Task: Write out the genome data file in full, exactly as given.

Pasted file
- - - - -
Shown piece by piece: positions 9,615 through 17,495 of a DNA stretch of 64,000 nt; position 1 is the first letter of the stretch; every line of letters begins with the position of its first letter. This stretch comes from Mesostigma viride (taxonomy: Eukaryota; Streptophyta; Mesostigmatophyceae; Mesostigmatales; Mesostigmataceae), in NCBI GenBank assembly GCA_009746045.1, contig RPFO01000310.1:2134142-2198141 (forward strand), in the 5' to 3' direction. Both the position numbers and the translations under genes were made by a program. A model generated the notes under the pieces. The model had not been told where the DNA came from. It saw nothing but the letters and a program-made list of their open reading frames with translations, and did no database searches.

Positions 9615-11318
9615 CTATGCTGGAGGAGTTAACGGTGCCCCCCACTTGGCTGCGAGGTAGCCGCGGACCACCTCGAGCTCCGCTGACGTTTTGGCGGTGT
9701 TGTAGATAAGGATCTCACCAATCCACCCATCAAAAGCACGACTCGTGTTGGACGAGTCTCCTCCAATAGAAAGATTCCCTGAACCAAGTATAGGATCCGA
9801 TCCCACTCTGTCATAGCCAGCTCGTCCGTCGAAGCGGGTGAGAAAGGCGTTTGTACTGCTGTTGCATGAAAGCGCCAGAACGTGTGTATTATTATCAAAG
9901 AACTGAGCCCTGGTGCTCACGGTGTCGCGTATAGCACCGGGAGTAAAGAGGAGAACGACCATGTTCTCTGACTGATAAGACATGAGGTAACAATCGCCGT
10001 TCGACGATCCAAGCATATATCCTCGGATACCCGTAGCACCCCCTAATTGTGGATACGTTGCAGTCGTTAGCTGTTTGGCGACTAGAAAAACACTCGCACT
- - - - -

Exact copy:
Shown piece by piece: positions 9,615 through 17,495 of a DNA stretch of 64,000 nt; position 1 is the first letter of the stretch; every line of letters begins with the position of its first letter. This stretch comes from Mesostigma viride (taxonomy: Eukaryota; Streptophyta; Mesostigmatophyceae; Mesostigmatales; Mesostigmataceae), in NCBI GenBank assembly GCA_009746045.1, contig RPFO01000310.1:2134142-2198141 (forward strand), in the 5' to 3' direction. Both the position numbers and the translations under genes were made by a program. A model generated the notes under the pieces. The model had not been told where the DNA came from. It saw nothing but the letters and a program-made list of their open reading frames with translations, and did no database searches.

Positions 9615-11318
9615 CTATGCTGGAGGAGTTAACGGTGCCCCCCACTTGGCTGCGAGGTAGCCGCGGACCACCTCGAGCTCCGCTGACGTTTTGGCGGTGT
9701 TGTAGATAAGGATCTCACCAATCCACCCATCAAAAGCACGACTCGTGTTGGACGAGTCTCCTCCAATAGAAAGATTCCCTGAACCAAGTATAGGATCCGA
9801 TCCCACTCTGTCATAGCCAGCTCGTCCGTCGAAGCGGGTGAGAAAGGCGTTTGTACTGCTGTTGCATGAAAGCGCCAGAACGTGTGTATTATTATCAAAG
9901 AACTGAGCCCTGGTGCTCACGGTGTCGCGTATAGCACCGGGAGTAAAGAGGAGAACGACCATGTTCTCTGACTGATAAGACATGAGGTAACAATCGCCGT
10001 TCGACGATCCAAGCATATATCCTCGGATACCCGTAGCACCCCCTAATTGTGGATACGTTGCAGTCGTTAGCTGTTTGGCGACTAGAAAAACACTCGCACT